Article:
The production of tillers by the transgenic plants correlated with AtGA2ox1 expression and was significantly higher in several lines than the wild type under hydroponics, greenhouse and field conditions. The highest AtGA2ox1 expressing line produced approximately twice as many tillers as the wild type under controlled environment and field conditions. Interestingly, earlier reports on GA 2-oxidase overexpression in annual crops did not describe an enhanced number of vegetative tillers, consistent with the concept that GAs primarily control plant height (Hedden and Phillips, 2000; Sakamoto et al., 2001; Busov et al., 2003; Sakamoto et al., 2003; Schomberg et al., 2003; Biemelt et al., 2004; Radi et al., 2006). However, bioactive GAs have been proposed to suppress tiller bud outgrowth and enhance apical dominance in grasses (Lester et al., 1972; Johnston and Jeffcoat, 1977). Enhanced axillary bud outgrowth is usually attributed to loss of apical dominance. Increasing evidence suggests that auxin and cytokinins are not the exclusive effectors of apical dominance (Wang and Li, 2006). More intense tillering was also achieved by multiple applications of the plant growth regulator trinexapac-ethyl (Primo), which specifically inhibits the biosynthesis of bioactive GAs (Ervin and Koski, 1998). Overexpression of ATH1 in perennial ryegrass resulted in 56% to 69% decreased levels of GA1 and was accompanied by the outgrowth of normally quiescent lateral meristems into extra leaves and delayed development of inflorescences (van der Valk et al., 2004). Phytochrome B mutants in sorghum display elevated GA levels along with enhanced apical dominance (Foster et al., 1994), enhanced expression of the SbTB1 repressor of bud outgrowth (Kebrom et al., 2006) and absence of tillering. The mechanism by which phyB regulates SbTB1 abundance remains to be discovered (Kebrom et al., 2006). Our data suggest that the GA-signalling pathway, among other components (Wang and Li, 2005), is involved in outgrowth of axillary buds in perennial grasses.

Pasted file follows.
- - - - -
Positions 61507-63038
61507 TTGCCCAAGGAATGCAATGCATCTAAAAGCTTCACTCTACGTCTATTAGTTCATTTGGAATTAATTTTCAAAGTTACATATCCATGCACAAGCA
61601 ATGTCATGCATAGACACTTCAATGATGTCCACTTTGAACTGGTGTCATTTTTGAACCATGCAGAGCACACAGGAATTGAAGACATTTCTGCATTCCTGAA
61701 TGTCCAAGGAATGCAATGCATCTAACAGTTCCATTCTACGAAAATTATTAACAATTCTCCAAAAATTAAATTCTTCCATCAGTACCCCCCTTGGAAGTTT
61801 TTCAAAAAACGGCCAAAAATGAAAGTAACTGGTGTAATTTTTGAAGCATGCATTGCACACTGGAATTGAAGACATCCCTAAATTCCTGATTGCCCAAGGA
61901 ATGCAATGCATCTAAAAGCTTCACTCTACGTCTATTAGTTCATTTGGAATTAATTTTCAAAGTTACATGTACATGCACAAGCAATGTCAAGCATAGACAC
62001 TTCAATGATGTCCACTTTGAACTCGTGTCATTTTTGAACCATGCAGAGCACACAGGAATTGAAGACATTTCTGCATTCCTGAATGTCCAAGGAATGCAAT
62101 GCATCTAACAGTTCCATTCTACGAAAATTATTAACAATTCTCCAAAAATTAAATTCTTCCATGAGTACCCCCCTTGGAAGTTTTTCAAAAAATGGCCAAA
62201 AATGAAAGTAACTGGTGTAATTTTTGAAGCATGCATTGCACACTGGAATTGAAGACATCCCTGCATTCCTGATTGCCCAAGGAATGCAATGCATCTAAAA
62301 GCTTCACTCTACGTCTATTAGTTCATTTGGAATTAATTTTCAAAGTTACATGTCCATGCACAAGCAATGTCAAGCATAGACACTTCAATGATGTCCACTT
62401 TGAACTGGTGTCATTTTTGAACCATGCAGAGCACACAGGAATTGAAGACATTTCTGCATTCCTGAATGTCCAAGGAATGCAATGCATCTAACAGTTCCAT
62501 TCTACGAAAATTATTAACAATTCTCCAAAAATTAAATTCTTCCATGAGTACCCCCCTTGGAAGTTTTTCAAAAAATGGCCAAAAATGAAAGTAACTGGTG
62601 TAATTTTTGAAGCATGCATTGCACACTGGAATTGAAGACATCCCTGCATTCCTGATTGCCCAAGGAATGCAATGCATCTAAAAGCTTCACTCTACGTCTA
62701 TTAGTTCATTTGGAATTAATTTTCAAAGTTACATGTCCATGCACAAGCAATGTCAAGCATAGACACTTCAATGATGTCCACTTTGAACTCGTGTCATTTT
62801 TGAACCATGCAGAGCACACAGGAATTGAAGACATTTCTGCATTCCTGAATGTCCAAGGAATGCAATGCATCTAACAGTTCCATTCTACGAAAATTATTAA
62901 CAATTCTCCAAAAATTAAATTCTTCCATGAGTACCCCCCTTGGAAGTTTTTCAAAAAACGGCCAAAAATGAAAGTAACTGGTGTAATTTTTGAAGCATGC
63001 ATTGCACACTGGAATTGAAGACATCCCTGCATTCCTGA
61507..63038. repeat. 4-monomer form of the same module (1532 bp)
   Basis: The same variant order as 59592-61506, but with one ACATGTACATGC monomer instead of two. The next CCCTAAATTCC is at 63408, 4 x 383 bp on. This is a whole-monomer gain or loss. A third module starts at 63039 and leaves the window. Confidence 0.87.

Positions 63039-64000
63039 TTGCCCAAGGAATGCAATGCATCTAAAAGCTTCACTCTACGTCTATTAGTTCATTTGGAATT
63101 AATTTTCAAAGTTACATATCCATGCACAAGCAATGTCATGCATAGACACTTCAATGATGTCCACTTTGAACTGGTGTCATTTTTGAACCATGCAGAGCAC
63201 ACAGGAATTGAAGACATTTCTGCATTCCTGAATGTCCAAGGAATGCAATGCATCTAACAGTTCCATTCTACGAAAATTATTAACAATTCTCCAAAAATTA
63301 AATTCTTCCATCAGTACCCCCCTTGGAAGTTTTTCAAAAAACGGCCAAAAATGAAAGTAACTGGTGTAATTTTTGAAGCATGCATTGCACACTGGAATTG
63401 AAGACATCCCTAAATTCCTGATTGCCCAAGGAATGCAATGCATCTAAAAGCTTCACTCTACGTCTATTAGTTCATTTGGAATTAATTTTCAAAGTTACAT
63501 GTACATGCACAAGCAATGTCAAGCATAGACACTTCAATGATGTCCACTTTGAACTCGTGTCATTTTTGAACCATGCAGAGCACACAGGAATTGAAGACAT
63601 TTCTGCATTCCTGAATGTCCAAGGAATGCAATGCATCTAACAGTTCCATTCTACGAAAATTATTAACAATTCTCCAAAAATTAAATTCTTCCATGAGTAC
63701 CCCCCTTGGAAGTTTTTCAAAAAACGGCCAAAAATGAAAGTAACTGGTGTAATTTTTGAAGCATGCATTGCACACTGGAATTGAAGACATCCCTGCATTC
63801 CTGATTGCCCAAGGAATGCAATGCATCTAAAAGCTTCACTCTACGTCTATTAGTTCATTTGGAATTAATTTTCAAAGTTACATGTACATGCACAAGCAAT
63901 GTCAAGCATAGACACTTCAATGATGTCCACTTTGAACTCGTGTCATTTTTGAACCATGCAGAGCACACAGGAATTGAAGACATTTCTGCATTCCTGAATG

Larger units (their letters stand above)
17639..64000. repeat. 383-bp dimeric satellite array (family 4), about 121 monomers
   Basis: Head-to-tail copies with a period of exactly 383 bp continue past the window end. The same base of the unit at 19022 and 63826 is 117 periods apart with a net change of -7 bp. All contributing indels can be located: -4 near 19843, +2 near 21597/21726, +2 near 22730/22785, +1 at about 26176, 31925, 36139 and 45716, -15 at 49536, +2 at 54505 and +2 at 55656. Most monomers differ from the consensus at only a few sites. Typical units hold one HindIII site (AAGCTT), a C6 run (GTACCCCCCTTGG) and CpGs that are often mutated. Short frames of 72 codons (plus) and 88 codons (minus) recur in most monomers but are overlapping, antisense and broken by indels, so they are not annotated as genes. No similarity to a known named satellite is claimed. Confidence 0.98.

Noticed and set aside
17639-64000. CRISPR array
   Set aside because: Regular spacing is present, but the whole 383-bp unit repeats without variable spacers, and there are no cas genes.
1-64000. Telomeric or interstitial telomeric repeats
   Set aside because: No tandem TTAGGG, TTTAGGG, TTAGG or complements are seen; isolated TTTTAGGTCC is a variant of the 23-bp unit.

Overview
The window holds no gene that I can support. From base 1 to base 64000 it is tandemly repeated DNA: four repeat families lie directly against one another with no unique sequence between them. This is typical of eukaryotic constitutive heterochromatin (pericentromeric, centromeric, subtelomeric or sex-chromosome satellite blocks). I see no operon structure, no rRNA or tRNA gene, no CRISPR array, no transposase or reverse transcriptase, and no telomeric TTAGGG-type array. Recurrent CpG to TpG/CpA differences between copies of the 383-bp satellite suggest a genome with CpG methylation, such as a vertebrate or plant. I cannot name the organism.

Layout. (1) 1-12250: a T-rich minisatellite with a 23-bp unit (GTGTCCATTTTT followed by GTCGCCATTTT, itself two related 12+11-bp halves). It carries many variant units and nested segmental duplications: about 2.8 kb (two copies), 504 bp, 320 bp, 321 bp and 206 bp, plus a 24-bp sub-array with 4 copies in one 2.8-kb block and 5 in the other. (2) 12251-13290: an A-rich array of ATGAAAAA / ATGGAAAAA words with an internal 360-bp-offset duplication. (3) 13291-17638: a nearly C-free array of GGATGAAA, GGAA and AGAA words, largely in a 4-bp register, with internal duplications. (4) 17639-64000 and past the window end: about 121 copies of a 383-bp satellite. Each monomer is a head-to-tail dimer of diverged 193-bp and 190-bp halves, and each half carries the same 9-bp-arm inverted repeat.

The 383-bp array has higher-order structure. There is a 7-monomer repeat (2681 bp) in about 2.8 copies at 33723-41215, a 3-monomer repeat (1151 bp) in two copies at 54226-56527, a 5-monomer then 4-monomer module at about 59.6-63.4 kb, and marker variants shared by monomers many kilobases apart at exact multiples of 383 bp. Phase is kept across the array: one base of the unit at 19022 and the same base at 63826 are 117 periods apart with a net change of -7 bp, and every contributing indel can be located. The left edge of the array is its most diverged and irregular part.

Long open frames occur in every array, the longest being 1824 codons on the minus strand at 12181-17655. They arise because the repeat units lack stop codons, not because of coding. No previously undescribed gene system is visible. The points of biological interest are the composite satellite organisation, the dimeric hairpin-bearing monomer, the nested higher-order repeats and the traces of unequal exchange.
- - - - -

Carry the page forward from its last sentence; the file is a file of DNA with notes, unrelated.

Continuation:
In summary, overexpression of a heterologous GA 2-oxidase in bahiagrass resulted in reduction of endogenous bioactive GA levels and produced semi-dwarf plants with increased tillering, delayed flowering, and shorter inflorescences. Our data suggest that GAs control flowering and outgrowth of axillary buds in this perennial grass. Field evaluation of AtGA2ox1 expressing bahiagrass under weekly mowing demonstrated rapid establishment and significantly improved turf quality of this low input grass due to increased turf density.